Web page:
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Amira 🌹
10 reasons to learn Turkish language
Merhaba 👋🏼

I’ ve started to learn Turkish language and for this reason, I’ll try to enumerate 10 reasons for why study Turkish.

1) 79 millions of residents in Turkey
it’s the European country with the biggest population

2)sixth touristic country

3) First producer of hazelnuts

4)Third country with the highest of Facebook users

5) 150 News Archaeological places refresh every year

6) Turkish is less difficult than we can imagine because he use Latin alphabet and grammar has not a lot of exceptions

7) Turkey has a big historical heritage

8) Turkish Food and specialities are delicious

9) Turkey is an essential country in the clothing industry

10) turkish shows and movies are fun

If you have others reasons to learn Turkish write them in comments . Thank you 👍🏼
May 12, 2020 6:41 AM
Comments · 11
They are all enough reasons to learn Turkish :)
May 12, 2020
@John
first sentence should be - Genelde Türkler çok arkadaş canlısı. (if you meant friendly)
second sentence - Karantinadan dolayı gıda istifi yapılmadı ve kargaşa çıkmadı. Bu yüzden Londra'daki Türk marketleri boş değil.
May 12, 2020
Damn... Reading these stuff about my country makes me so damn proud! Thank you so much for spending the time and effort to learn our language!
May 12, 2020
@Feyzanur
Thank you, I had forgotten that can canli can mean friendly as well as lively
@Amira
Some Turks say it is Turkish food that the Greeks stole, some Greeks say it is Greek food that the Turks stole. And some say it is just all mediterranean or eastern food.
May 12, 2020
Since 1928, Turkish has been written in a slightly modified Latin alphabet which is almost phonetic. Loanwords are adjusted to the Turkish spelling. For example,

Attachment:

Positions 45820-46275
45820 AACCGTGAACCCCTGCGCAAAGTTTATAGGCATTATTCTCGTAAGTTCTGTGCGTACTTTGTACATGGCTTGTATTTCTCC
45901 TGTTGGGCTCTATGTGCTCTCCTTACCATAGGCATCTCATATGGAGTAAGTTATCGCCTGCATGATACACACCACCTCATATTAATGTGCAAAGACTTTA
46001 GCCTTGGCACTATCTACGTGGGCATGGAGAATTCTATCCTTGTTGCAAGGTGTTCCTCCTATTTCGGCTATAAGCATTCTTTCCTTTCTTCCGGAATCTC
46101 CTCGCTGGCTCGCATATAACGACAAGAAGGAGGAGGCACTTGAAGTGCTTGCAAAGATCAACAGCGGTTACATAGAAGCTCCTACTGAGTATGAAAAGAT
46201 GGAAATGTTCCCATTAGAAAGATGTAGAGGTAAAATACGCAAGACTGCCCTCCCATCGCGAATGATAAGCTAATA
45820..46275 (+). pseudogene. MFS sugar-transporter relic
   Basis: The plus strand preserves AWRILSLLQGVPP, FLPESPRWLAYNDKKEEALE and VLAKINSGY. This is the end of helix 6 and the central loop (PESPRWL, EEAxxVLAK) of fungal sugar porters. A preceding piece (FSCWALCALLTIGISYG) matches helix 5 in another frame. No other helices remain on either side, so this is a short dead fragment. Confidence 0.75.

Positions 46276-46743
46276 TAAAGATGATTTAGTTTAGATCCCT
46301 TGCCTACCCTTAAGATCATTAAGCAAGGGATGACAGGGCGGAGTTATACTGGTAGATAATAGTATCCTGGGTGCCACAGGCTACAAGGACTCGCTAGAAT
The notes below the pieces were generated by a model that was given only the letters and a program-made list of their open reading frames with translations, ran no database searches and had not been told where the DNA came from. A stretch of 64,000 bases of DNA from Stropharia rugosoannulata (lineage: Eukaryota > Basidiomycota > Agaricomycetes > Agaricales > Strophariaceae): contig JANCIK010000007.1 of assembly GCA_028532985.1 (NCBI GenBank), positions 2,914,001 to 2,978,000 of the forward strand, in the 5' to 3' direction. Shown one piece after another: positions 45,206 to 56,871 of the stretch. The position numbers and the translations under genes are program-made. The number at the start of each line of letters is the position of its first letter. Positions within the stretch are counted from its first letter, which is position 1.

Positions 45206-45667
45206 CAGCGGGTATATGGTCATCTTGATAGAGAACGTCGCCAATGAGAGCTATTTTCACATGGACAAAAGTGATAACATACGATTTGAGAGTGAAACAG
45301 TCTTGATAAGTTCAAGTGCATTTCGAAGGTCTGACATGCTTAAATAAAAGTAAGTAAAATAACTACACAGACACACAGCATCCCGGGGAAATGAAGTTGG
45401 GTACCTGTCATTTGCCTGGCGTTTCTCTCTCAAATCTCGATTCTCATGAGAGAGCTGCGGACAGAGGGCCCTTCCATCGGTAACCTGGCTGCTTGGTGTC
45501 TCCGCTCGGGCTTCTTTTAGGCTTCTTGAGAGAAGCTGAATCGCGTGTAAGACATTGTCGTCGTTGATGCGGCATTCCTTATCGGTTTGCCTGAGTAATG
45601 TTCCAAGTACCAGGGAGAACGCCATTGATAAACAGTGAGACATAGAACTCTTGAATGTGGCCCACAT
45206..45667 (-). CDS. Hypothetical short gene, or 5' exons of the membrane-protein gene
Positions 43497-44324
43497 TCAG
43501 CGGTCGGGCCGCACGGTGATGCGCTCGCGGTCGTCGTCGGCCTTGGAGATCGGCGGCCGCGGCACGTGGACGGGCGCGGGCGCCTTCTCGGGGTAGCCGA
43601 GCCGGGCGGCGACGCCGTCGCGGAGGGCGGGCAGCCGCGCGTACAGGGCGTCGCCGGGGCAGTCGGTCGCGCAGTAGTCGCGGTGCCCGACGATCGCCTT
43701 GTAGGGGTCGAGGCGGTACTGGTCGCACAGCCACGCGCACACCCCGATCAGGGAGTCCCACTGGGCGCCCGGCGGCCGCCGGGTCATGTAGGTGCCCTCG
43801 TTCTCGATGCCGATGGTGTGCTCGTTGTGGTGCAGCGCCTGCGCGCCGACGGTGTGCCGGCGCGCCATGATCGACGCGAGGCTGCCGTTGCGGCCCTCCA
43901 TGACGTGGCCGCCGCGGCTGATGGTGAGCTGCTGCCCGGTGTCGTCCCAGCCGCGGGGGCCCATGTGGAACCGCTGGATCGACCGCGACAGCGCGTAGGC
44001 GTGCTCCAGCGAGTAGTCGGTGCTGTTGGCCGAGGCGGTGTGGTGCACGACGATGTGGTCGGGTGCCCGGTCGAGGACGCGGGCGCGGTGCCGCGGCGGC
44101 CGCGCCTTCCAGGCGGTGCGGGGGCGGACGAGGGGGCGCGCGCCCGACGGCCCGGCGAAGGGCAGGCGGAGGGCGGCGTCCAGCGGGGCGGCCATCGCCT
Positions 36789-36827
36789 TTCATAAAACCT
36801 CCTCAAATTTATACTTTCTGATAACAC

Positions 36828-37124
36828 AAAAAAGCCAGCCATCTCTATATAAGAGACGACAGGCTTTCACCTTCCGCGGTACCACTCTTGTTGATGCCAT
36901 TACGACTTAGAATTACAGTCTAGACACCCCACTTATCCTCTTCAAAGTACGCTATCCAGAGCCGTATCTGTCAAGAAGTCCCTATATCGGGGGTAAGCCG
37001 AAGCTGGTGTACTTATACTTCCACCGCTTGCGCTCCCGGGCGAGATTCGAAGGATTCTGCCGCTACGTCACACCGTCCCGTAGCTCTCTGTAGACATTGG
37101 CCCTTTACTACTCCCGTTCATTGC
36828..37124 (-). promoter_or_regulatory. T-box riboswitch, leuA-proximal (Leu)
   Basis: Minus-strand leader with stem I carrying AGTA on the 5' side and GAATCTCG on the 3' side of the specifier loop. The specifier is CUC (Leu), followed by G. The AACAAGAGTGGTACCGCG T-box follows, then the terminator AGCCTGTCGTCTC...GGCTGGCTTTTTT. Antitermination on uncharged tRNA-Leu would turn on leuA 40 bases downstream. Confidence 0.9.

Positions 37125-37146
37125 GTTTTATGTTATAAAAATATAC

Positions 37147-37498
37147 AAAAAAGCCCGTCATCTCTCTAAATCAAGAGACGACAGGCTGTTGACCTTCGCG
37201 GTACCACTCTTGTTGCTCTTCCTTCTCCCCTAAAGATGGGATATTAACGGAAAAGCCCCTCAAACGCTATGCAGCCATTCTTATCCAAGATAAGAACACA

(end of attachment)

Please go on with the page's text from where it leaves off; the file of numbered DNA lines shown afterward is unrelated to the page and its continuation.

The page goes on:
media  medya , 
television  televizyon
restaurant  restoran and 
hotel  otel.

The absence of feminine or masculine forms of nouns and adjectives in Turkish also makes life easier for learners. But just like in French, you has two forms, the informal sen and formal siz.

The verbs – which always come at the end of sentences - require suffixes according to the level of formality you choose when speaking. Suffixes in Turkish may well cause difficulty at first, but once you’ve got your head around the logic of conjugations, you’ll see that it’s not impossible to figure out all verbal conjugations. 

Git(mek), to go, in present tense appears as -yor: 

 Ben gidiyorum, I am going: gid-i-yor is the present tense and -um is the first person singular personalisation suffix which determines who is doing the action. 

Git(mek) in past tense appears as ti: 
 Ben gittim, I went, : -ti is the past tense and -m is the first person singular personalisation.
 
Git(mek), in future appears as cek, depending on the vowels: 
 Ben gideceğim, I will go: gidecek(ğ)* is the future tense of to go and -im is the first person singular personalisation suffix.

Annotation:
Edited from BBC language.(bbc.co.uk)
Amira and other turkish learners, wish you the good luck in your learning journey. And feel free to contact my friendly people.)

May 12, 2020
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Amira 🌹
Language Skills
Arabic, English, French, Hebrew, Russian, Spanish
Learning Language
Russian